The box cover art is (as you could probably tell by looking at the nasty image above) beyond hideously ridiculous and ridiculously hideous, and has been ranked among the worst game covers in video game history. Obviously, American gamers followed the popular mantra of not judging a book by its cover or else this game would have sold perhaps three copies nationwide. The Japanese Rockman more closely resembled the original anime style Inafune had envisioned. Those lucky ducks in the land of the rising sun get all the cool artwork! The English speakers were toasted this time around. It wasn't until around Mega Man 4's western release that the cover artwork was more synchronized with the look of his Japanese counterpart. (Mega Man 3 came close... but no cigar!) Also featured on this Mega Man box only is the notice that the game is "state-of-the-art" and boasts "high resolution graphics". Well, to be honest, there doesn't seem to be anything particularly revolutionary about them. The game is nice to look at, sure... although the backgrounds could use some clouds or a bird on fire or something funky to liven up the monochroma skies. On a similar aesthetic trip, the character model for Mega Man which would be used five times more on the NES, and later in black and white fashion on the Game Boy, is introduced here! Isn't he cute? A very simple character, Mega Man is also the first video game persona to blink in a video game. Sweet!

Another high point in this game is its music. Every Robot Master has its own stage theme song, and each one is worthy of a good breakdance. While some later games have an easily-forgotten soundtrack, this one is amazingly upbeat and will cause a dance party to form in your living room, reminiscent of a 1980s shindig held by Cyndi Lauper in an unnamed music video. I can hear, rattling around in my head, the theme for Cutman's stage; it sounds like a western desperado theme. I guess that's for the best, since it is in somewhat of a desert-like dusty terrain. Hmmm.

The original Mega Man game, the one that started all the hype and all the praise, actually ranks among the few that I just can't finish; this brings me to my primary gripe of the game: it's just too damn hard. In particular, I don't understand how any human could finish the last fortress stage, where you must take down four Robot Masters and still have enough mojo left in you to take down Dr. Wily's robotic carrier. Obviously, Capcom saw their own folly and created a much easier sequel, implementing energy tanks in the process; as a result, Mega Man 2 is, in my opinion, much more FUN than this game. Take that, insane difficulty! The only thing that keeps me from bashing my head into the wall sometimes is what I've dubbed the "Capcom Coding Technique": whenever an enemy goes off-screen, it is forever lost and will not return to harm you. Isn't that something? It is also much easier with the Thunder Beam trick intact, where you can repeatedly press Select to pause/unpause at your whim while one of your weapons, the Thunder Beam, causes new damage after each unpause. Isn't that something too?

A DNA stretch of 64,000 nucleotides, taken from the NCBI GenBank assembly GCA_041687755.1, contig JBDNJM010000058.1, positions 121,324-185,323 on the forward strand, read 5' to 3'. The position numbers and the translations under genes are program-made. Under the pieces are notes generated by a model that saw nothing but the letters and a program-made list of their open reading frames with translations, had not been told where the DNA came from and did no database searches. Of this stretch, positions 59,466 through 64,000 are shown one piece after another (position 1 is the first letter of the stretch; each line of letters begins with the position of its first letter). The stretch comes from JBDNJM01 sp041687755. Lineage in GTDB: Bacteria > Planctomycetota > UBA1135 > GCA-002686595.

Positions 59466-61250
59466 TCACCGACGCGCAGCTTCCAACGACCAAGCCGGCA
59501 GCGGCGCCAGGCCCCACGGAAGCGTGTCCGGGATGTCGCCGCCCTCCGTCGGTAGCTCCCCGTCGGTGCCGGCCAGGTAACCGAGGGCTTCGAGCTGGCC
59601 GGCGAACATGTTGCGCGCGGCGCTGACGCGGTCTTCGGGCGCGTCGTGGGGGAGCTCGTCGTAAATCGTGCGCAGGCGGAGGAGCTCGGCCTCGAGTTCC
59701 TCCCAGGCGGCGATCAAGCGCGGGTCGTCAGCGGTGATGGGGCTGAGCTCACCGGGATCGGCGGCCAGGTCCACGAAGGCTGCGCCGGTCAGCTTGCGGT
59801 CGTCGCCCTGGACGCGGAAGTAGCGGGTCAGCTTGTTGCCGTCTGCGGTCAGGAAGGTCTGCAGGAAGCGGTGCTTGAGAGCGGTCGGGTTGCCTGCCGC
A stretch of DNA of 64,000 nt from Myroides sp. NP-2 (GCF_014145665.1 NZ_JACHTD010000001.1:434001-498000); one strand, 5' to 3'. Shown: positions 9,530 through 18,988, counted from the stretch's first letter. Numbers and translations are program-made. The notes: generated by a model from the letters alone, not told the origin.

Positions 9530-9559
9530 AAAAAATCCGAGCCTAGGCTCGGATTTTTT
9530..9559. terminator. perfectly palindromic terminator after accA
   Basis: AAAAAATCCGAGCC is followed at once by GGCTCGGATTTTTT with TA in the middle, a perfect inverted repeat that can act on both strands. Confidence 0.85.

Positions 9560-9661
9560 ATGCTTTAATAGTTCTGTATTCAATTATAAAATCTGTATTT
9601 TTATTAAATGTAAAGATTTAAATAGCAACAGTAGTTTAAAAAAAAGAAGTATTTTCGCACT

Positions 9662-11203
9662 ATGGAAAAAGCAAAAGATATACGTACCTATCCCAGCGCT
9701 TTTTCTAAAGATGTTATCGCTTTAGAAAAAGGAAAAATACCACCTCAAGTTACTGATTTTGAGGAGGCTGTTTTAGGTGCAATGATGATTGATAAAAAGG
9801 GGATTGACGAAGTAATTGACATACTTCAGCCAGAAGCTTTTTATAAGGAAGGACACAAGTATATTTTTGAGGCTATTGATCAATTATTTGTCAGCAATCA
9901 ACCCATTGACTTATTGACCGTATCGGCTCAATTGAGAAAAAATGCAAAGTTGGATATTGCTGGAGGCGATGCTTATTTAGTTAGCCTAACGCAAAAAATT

Nevertheless, Mega Man serves as an important stepping-stone for the franchise... in fact, it's the FIRST step to a wonderful series. The classic Mega Man formula was revised and revisited many times over, finding improvements at every turn, but we must all remember that the series had to start somewhere: right here! If you're new to the Mega Man saga, or if you have less than perfect reflexes, it might be best to use either Mega Man 2 or Mega Man 3 as your starting point. For gamers who like a rough challenge, this one would be good to pick up and try out. Although finding a copy for the original NES might pose an availability problem, it is readily available in the Mega Man Anniversary Collection for the PlayStation 2, Gamecube, and Xbox consoles, and if you are European or Australian and have a Wii, you can download the original Mega Man via Nintendo's Virtual Console system. Either way, this game is playable to modern gamers, and should be used as a historical reference to where the innovation and the frenzy began.

On a sidenote, I'd like to also personally commend Captain Commando for thanking me for purchasing the product in the instruction manual. Kudos, Captain Commando, kudos.